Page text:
Public Record Office


REF: DO 196/319


19 May, 1966


R.J. Stratton, Esq.,



Political Affairs in East Pakistan


You will have received a copy of Crook's letter to me, 1-DAC 6/36/1 of 18 May about the situation in East Pakistan, and the somewhat alarming opinions of the American Consul-General in Dacca.


2. There is one further point which emerged from my discussions with Crook which is, I think, worth adding to his statement of the case. This concerns paragraph 5 of the brief which was prepared for me, and forms the enclosure to his letter.


3. The brief says that the Americans in Dacca "tell us of contacts being made with them by all sorts of groups". I understand from Crook that, so far as his office is aware, officials of the American Consulate-General seldom tour outside Dacca and seem to make surprisingly little use of the large number of contacts which would be available to them in the more remote parts of the East Wing if they kept in touch with various American experts, voluntary workers, etc. Consequently the judgment of the Americans in Dacca seems likely to reflect opinion in that big city and not opinion in the rest of the province. I gather the further impression that the Americans tend to sit with their ears wide open and almost inviting people to supply them with information. If they do behave in that way, then naturally their ears will get filled with what various interested Pakistanis want them to hear: in particular they are likely to get exaggerated reports of the strength of the Opposition. It does not follow that the information which the Americans acquire in this way is necessarily true. For this reason, I think it is all the more important that we should beware of attaching too much weight to the American report.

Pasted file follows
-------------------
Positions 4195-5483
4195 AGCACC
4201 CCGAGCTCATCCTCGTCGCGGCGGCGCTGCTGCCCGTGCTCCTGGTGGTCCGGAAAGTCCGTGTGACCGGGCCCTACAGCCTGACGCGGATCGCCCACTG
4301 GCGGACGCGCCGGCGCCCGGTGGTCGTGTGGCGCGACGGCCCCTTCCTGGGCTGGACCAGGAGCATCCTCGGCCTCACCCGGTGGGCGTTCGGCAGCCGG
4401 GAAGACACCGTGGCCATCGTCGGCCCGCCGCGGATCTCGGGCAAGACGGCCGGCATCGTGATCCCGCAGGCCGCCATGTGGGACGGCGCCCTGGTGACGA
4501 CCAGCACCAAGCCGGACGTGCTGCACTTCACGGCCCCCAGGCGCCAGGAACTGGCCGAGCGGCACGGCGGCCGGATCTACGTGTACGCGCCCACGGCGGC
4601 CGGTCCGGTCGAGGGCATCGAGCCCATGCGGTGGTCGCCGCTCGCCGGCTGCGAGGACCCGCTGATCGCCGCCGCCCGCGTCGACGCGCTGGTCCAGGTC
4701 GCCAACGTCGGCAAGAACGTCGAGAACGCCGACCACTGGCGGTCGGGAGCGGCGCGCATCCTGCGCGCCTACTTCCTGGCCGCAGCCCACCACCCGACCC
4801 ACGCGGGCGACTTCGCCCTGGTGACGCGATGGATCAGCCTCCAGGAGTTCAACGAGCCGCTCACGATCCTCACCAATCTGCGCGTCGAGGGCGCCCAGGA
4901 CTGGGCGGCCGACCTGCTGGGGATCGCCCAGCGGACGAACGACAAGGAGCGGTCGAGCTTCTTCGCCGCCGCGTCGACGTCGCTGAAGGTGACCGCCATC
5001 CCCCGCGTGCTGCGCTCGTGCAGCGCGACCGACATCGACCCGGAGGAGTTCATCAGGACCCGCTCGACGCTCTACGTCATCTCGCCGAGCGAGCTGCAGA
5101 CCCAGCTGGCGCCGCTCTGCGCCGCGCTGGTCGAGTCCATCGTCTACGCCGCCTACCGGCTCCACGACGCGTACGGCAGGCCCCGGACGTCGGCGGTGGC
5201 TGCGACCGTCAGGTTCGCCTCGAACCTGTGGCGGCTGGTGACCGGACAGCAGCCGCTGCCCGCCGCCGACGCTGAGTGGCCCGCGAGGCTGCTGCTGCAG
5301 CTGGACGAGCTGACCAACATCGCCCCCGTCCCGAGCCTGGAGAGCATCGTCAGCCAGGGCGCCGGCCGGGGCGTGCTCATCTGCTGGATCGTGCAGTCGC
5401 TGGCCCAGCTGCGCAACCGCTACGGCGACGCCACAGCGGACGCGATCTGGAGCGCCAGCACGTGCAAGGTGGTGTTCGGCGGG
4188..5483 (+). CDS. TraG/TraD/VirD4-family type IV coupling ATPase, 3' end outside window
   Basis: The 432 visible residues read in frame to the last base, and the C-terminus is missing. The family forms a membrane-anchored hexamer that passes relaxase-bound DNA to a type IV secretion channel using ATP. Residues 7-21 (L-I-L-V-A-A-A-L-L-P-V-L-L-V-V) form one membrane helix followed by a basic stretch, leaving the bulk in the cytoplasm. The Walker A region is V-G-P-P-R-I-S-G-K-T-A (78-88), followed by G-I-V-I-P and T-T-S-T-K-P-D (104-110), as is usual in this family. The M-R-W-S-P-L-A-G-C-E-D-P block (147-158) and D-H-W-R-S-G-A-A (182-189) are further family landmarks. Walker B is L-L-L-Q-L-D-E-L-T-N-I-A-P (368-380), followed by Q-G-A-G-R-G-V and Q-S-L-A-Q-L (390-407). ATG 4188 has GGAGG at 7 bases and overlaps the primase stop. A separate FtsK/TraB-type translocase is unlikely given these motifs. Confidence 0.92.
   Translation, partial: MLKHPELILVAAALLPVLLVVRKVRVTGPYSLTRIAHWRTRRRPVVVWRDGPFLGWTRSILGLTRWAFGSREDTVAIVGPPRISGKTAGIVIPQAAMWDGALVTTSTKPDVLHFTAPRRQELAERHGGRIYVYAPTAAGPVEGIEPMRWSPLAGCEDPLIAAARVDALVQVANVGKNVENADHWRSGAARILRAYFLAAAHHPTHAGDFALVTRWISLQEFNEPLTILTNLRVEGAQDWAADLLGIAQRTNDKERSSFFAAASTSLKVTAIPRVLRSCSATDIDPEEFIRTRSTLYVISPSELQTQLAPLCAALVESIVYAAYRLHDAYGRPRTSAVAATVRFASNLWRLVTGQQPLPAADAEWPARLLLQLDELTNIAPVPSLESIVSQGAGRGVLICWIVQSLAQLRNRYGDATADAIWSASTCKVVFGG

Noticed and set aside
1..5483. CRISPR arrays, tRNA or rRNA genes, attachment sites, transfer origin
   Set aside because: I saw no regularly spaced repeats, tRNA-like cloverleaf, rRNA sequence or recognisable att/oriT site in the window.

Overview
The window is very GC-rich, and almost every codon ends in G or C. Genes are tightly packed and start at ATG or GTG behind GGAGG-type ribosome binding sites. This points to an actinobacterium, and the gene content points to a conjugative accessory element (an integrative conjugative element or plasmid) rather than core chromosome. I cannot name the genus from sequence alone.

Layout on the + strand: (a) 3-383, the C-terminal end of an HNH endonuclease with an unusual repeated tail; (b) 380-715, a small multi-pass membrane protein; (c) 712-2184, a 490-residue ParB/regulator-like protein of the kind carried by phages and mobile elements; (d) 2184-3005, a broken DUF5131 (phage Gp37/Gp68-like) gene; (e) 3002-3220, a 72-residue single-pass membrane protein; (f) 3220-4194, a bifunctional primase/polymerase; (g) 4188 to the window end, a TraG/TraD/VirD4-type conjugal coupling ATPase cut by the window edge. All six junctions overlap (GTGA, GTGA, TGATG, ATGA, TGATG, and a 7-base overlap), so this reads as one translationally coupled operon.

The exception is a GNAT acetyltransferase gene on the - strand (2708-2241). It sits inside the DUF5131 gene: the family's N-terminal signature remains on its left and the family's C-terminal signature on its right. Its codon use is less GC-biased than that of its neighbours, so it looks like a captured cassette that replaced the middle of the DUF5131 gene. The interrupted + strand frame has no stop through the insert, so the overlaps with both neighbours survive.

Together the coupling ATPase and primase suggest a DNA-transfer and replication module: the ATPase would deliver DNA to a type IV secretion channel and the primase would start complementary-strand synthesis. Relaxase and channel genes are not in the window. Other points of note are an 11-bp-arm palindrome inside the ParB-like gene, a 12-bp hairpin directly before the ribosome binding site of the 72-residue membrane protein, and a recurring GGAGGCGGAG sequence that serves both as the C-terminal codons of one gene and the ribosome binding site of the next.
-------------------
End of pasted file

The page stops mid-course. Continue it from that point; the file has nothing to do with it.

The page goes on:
4. Copy goes to Crook, and to the other recipients of copies of his letter to me.





Source: The British Papers Secret and Confidential India.Pakistan.Bangladesh Documents 1958-1969, Oxford University Press, p. 539.